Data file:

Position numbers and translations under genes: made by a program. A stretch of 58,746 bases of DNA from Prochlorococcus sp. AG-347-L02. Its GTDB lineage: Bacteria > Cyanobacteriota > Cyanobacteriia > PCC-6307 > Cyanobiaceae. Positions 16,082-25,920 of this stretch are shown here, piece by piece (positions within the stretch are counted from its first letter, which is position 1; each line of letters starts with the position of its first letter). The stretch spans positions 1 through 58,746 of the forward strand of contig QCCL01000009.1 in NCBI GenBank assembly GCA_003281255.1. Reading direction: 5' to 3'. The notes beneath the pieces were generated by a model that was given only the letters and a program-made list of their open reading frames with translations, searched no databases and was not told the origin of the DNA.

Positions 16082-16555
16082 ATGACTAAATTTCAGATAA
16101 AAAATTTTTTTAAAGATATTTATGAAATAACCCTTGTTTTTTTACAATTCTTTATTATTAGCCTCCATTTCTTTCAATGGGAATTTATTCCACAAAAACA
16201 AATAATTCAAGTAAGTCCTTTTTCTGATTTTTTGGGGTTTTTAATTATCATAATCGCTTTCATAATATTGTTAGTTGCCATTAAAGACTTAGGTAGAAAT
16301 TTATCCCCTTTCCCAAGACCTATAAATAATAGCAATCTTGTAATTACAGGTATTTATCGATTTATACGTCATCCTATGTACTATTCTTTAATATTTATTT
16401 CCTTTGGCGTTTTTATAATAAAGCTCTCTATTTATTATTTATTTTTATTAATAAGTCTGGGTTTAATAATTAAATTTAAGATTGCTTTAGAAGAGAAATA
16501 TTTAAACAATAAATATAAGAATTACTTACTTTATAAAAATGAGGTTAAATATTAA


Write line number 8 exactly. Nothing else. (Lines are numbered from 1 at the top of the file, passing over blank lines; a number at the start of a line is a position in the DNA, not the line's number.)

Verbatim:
16501 TTTAAACAATAAATATAAGAATTACTTACTTTATAAAAATGAGGTTAAATATTAA